The Path to Insanity: South China Sea Explosion Explained!

The Nuclear Nonproliferation Treaty was supposed to lead to disarmament. Instead, it’s led to nuclear apartheid — and sooner or later, someone’s going set one off.

The Spratly Islands are a disputed archipelago in the South China Sea

A website run by far-right U.S. talk show radio host and former FBI informant Hal Turner claimed on Wednesday that unidentified military sources had allegedly detected an underwater nuclear explosion in the area that caused powerful shockwaves. The U.S. tech news website Gizmodo cited two scientists who dismissed the report as fake.

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Gizmodo reported that uRADMonitor Global Environmental Monitoring Network data used in the initial report registered “negligible” radiation and noted that two other agencies in the region showed normal radiation readings. This is highly unlikely that China would run a underwater nuclear test in the disputed area knowing that they are building artificial reefs on the disputed island.

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The Russian government’s consumer protection watchdog Rospotrebnadzor said Friday it has detected a “radiation incident” in the South China Sea.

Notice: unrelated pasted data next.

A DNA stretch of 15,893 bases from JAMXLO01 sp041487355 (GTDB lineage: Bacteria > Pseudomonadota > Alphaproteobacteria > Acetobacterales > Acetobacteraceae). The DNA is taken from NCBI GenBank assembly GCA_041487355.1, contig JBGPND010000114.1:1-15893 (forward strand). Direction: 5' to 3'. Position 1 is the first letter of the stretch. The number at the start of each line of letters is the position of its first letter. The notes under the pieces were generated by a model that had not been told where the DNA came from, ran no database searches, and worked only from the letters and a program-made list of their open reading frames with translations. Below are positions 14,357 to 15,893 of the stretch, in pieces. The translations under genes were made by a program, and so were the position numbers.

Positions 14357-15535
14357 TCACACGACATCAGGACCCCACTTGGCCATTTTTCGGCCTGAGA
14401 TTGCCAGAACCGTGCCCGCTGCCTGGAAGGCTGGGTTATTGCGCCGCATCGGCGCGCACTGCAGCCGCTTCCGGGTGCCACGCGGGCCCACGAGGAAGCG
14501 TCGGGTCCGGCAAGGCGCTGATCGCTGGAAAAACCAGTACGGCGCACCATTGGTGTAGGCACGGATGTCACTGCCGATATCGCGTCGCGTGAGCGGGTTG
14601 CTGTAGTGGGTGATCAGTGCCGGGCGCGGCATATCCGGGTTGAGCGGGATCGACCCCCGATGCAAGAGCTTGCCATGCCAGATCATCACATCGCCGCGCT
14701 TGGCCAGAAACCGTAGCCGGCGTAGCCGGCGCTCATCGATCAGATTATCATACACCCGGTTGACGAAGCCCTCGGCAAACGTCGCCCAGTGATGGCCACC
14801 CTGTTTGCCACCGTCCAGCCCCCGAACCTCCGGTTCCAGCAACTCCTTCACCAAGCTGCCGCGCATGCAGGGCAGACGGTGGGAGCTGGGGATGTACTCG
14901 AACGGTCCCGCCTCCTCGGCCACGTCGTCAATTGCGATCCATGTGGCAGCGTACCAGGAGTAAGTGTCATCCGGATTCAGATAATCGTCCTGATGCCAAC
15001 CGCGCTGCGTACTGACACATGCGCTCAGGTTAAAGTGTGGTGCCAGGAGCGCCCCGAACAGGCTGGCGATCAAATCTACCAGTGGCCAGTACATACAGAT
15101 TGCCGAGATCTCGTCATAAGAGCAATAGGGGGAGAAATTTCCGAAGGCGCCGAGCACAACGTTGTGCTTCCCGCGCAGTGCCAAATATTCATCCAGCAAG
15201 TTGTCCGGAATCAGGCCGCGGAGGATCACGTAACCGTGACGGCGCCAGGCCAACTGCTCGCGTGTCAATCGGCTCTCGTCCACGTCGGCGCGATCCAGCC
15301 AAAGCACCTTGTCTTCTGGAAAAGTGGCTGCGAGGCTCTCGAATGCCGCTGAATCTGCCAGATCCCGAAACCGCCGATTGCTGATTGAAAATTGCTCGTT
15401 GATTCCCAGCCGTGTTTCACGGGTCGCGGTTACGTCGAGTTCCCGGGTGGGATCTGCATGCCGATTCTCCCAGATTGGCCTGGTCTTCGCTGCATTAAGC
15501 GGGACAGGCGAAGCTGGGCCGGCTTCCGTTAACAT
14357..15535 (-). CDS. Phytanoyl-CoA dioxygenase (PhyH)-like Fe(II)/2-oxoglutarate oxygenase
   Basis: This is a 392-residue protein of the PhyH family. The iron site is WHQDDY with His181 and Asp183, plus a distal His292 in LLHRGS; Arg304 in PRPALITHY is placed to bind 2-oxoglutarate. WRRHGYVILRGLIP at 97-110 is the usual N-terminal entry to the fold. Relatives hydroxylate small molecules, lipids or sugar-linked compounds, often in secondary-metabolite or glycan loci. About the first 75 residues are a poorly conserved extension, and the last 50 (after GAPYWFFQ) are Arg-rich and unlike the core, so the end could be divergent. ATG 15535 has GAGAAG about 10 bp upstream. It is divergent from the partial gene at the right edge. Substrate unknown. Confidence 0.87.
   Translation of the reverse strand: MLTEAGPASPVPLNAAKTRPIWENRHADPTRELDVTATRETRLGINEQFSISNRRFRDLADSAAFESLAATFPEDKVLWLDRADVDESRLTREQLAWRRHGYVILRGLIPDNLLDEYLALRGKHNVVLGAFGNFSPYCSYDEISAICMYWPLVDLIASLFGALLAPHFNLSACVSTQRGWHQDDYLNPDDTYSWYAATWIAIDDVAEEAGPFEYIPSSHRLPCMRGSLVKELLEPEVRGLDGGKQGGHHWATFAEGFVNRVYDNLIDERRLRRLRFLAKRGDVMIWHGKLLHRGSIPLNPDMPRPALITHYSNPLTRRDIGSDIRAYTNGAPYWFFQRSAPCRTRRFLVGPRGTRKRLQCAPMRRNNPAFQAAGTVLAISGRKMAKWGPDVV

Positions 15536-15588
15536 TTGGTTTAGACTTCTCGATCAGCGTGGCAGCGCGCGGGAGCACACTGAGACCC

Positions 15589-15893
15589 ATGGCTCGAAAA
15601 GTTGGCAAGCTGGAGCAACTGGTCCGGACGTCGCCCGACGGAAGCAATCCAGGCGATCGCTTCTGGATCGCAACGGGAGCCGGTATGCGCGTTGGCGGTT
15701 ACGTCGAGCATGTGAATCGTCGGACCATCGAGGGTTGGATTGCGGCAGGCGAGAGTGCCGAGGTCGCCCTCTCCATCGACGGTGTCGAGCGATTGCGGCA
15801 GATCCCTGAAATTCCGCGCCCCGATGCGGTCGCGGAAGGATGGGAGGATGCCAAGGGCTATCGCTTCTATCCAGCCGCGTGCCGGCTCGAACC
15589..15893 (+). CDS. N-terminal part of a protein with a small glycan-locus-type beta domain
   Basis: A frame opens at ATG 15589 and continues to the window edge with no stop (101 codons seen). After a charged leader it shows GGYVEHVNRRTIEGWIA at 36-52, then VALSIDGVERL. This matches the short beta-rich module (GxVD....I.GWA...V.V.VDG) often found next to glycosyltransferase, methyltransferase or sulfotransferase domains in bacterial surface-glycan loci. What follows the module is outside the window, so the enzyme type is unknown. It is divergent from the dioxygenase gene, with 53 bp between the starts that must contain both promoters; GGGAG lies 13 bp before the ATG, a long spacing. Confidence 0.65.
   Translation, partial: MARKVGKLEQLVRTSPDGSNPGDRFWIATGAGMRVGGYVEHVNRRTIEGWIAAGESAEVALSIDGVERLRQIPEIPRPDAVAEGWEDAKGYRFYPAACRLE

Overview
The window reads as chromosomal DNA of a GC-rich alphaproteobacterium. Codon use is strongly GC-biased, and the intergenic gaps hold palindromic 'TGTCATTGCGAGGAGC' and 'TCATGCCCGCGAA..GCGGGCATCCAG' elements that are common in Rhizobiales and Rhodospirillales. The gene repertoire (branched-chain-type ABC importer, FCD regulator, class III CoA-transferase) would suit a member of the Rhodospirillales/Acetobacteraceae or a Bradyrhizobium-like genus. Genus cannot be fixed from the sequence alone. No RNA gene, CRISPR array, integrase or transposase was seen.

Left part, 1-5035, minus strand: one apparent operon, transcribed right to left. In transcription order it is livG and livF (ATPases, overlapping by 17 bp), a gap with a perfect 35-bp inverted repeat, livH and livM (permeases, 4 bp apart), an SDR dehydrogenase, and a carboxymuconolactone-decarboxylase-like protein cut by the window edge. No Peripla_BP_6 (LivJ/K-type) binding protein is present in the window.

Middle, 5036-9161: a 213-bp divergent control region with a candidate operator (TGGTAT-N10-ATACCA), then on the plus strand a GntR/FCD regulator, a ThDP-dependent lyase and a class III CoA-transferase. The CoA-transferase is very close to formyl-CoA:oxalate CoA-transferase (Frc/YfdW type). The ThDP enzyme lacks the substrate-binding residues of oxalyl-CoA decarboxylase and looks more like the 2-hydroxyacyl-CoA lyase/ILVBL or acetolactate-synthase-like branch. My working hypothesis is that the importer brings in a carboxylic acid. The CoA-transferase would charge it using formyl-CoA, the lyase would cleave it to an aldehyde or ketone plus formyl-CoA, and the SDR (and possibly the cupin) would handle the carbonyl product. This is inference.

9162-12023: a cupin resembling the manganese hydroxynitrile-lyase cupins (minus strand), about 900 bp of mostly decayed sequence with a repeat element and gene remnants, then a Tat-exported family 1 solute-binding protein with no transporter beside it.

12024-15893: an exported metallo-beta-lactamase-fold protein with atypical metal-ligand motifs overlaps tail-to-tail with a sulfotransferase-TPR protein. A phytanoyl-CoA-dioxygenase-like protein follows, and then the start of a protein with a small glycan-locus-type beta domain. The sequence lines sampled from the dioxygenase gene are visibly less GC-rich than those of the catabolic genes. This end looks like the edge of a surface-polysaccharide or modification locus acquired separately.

“Based on data received from the Global Environmental Monitoring System, there’s an increase in background radiation in the South China Sea in connection with a radiation incident,” Rospotrebnadzor said in an online statement.

Failed Test of JL-2 SLBM

One possibility of this alleged explosion could be Chinese type 094 (Jin-class) Submarine test launched a JL-2 SLBM which may have ended up in a catastrophic failure. It’s highly unlikely that communist party run Chinese media would report such incident. The American military satellite would have picked up such incident immediately or sensative sonar system of JMSDF Soryu-class submarine patrolling off the coast of china sea would have detected type 094 submarines which twice detected Chinese Jin-class submarines.

Military analysts reported that an 11,000-ton Chinese nuclear missile submarine Jin-class had surfaced among Vietnamese fishing boats in the South China Sea in September due to major technical issues.